A.J. Green remains the biggest offseason question for the Cincinnati Bengals

Cincinnati Bengals, A.J. Green(Photo by Andy Lyons/Getty Images)
Cincinnati Bengals, A.J. Green(Photo by Andy Lyons/Getty Images) /

What happens with Cincinnati Bengals receiver A.J. Green remains the biggest question this offseason in the Queen City.

If the Cincinnati Bengals seem certain to draft quarterback Joe Burrow, what is less certain is what to do with wide receiver A.J. Green. An absolute fan favorite along with quarterback Andy Dalton, Green missed all of 2019 with an injury in what has become a common theme during his career in the Queen City.

There is little doubt that a healthy Green impacts a team in only a positive way. If, and I say IF, the Bengals DO draft Burrow or any other quarterback for that matter, Green at wide receiver makes the transition for a rookie a bit smoother.

The bigger question is at what cost? Green has already expressed his displeasure with the dreaded franchise tag, and if the Bengals use it, he has threatened to sit out OTA’s and potentially training camp. For any rookie quarterback, that potential setback can be devastating in developing needed chemistry and timing.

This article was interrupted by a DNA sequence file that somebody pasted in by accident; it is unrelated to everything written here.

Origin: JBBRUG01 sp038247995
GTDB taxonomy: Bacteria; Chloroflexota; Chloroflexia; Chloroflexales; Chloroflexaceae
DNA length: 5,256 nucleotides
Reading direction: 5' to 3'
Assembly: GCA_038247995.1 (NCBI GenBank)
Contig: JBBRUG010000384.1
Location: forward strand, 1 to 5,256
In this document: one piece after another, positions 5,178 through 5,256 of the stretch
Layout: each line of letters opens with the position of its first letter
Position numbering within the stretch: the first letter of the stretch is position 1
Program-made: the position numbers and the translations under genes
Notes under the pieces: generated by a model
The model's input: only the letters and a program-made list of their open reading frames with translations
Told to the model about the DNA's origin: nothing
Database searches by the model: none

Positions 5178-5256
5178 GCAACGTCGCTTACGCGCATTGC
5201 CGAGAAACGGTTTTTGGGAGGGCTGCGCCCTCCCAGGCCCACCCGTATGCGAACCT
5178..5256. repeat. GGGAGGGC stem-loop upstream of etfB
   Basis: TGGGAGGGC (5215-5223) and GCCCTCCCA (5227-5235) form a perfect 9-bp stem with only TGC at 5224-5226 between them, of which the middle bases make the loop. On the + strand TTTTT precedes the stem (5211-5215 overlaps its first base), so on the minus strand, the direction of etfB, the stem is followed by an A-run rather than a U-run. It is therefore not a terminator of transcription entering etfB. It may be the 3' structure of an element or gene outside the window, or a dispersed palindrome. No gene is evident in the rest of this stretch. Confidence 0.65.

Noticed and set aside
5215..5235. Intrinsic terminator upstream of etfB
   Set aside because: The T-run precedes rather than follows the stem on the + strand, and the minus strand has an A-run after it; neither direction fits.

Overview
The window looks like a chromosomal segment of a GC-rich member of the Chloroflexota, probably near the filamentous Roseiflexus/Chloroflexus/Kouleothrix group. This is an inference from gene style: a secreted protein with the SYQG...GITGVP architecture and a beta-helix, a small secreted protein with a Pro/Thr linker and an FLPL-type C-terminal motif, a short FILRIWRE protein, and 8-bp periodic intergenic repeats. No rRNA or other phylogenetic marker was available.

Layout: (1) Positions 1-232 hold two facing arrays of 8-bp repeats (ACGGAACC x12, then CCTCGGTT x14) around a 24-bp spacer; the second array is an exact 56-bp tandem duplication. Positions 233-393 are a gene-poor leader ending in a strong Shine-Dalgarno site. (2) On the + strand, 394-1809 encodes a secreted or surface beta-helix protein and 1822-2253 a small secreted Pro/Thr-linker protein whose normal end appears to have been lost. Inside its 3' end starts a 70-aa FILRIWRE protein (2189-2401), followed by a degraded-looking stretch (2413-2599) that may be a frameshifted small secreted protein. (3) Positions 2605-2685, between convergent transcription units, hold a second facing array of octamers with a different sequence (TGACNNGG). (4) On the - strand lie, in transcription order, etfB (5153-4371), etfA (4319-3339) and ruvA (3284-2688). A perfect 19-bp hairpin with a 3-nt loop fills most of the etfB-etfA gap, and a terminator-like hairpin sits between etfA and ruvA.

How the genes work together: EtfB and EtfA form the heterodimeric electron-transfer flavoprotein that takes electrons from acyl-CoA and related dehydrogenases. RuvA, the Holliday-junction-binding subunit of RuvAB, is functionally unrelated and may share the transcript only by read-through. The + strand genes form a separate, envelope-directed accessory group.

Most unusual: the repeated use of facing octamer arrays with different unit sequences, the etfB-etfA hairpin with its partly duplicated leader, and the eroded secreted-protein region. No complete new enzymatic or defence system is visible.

After a season where Green was only an uncertainty, why in the world does Cincinnati sign up for that again?

Put aside wanting to see him a member of the Cincinnati Bengals until he retires. Green wants to get paid, and reading between the lines prove that. No one blames him. But if he’s already prepared to check out of OTA’s and training camp, what’s the point? He’s a player in his 30’s, injury-prone, and now unhappy.

2-14 has potentially solved who will take the Bengals into the next decade at the quarterback position. In what will be a season or two of rebuilding, does an upset receiver on the other side of 30 and too often injured sound like a good investment?

Next. Andy Dalton will be a difference-maker somewhere in 2020. dark

Cincinnati has an opportunity to get better, potentially much better in a relatively short amount of time. Making Green a part of that plan isn’t necessarily the smart thing to do. Especially if he’s not “all in.”